He said that maintaining a healthy domestic steel industry was also vital to the national security.
“We should be careful that a cost-analysis is done to make sure it takes into account jobs,” said Sweeney (D-Goucester), a vice president and general organizer with the International Association of Ironworkers union, whose members erect steel structures. “There are certain things this country has to have to protect ourselves and to be able to produce steel is very important.”
As with all bills that would impose restrictions on the Port Authority, identical legislation to Sweeney’s measure (S-2061) must also be adopted in New York State. He said he was still seeking a New York counterpart.
If Sweeney’s measure becomes law, it would apply to many of the projects slated under a $27.6 billion 10-year capital plan approved by the Port Authority in February.
The use of foreign steel in public projects became an issue in the region last year, when the Metropolitan Transportation Authority and the Port Authority allowed Chinese steel to be used for work on the Verrazano-Narrows and Bayonne Bridges.
Critics of Chinese-made steel, including the United Steelworkers union, complained that U.S. producers could not compete with mills in China, which pay workers as little as $15 a day and benefit from legal and financial support from the Chinese government. China is by far the world’s leading steel maker.
Sweeney said his legislation was prompted by a Star-Ledger article on the controversy in September.
The contractor for the Bayonne project, a partnership of Oklahoma-based Kiewit and the Swedish construction giant Skanska, eventually decided to use Italian steel instead of Chinese, along with some American steel.
The U.S. government already requires domestic steel to be used on public projects
that receive federal funds, and Sweeney said his bill would unburden those who pay bridge tolls by ensuring that Port Authority projects were eligible for those funds.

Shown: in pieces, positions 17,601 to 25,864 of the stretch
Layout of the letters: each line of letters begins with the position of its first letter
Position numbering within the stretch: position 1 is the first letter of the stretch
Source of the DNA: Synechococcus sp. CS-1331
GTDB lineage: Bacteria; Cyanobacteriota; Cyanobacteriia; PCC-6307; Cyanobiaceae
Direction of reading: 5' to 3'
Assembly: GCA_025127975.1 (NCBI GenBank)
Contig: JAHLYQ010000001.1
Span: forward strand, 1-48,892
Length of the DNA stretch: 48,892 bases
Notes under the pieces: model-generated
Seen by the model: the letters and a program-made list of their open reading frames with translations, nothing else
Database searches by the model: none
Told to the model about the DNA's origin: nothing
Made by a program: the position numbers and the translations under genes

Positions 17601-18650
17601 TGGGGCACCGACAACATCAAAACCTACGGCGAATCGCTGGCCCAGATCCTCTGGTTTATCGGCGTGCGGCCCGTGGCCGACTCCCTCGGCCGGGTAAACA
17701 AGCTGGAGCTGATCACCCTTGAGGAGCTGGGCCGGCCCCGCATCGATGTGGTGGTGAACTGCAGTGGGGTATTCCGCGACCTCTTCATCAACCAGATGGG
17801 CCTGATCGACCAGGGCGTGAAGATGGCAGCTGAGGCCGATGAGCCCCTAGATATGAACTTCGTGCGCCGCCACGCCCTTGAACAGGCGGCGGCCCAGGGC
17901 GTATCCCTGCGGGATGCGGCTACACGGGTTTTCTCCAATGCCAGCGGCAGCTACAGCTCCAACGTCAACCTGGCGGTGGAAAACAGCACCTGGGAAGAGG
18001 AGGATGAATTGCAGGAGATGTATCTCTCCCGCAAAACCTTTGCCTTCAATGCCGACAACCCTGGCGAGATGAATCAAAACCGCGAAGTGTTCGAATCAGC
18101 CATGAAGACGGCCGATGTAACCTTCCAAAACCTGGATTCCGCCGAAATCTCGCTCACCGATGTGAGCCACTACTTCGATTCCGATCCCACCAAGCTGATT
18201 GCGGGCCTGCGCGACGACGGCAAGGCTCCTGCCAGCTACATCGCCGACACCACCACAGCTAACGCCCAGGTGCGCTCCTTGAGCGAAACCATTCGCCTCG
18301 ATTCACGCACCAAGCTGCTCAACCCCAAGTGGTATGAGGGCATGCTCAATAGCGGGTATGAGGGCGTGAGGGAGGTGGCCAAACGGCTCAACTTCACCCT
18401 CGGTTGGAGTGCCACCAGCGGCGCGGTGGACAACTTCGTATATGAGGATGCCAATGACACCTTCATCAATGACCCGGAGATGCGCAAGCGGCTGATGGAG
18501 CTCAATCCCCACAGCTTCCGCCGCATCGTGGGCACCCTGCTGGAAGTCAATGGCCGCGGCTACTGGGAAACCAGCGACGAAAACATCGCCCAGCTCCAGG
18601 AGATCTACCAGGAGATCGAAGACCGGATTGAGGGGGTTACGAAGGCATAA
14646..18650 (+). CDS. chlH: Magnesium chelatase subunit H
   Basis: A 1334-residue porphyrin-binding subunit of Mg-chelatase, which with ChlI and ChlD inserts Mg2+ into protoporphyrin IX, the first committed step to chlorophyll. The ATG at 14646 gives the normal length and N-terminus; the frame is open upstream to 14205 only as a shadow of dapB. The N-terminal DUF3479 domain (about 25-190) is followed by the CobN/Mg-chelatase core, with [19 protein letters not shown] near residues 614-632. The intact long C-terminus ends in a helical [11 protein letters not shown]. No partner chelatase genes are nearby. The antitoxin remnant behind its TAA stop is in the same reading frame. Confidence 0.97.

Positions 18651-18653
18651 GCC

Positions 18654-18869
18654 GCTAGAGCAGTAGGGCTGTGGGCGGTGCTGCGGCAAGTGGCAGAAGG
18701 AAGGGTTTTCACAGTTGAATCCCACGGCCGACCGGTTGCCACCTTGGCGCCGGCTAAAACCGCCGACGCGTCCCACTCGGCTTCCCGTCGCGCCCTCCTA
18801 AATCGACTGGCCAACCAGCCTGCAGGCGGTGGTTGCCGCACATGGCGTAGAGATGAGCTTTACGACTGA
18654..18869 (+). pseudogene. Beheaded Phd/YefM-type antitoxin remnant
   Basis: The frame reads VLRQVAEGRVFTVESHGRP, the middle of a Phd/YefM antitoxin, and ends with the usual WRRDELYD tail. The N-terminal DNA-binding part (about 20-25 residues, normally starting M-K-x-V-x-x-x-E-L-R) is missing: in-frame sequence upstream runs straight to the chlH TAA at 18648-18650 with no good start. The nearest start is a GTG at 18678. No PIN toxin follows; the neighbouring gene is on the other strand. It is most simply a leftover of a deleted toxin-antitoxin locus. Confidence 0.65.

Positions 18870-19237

As in the rest of the country, steel manufacturing has been in decline in New Jersey for decades, and only a handful of operations remain, including MRP LLC in South Plainfield, which has supplied steel beams for the World Trade Center site, and a plant in Sayreville run by Gerdau Ameristeel.
The Port Authority declined to comment specifically on Sweeney’s bill. However, agency officials noted that the $1.5 billion Goethals Bridge replacement project is subject to a federal requirement that 99.9 percent of materials be produced domestically, while the agency’s own request for proposals on a $3.6 billion replacement of the Central Terminal Building at LaGuardia Airport calls for at least 51 percent domestic materials.
Daniel J. Ikenson, a trade policy specialist at the Cato Institute, said Sweeney’s measure was a misguided appeal to patriotism that would inflate the cost of public projects.
“It’s just common sense,” Ikenson said. ” Only a rudimentary understanding of supply and demand is needed to see that limiting competition for state procurement ensures that taxpayers get a smaller bang for their tax bucks.”
Last fall the agency said that it allowed the use of Chinese steel to expedite the Bayonne project, which is intended to allow larger container ships to reach terminals in Newark and Elizabeth once an expansion of the Panama Canal is completed next year.
But Sweeney rejected the notion that domestic steelmakers lacked the capacity or speed needed in such situations.
“This isn’t that hard to figure out,” Sweeney said. “If you know you’re going to build a bridge, you contact steel manufacturers in the United States and you say, I’m going to need this may tons of steel.’ They can do it.”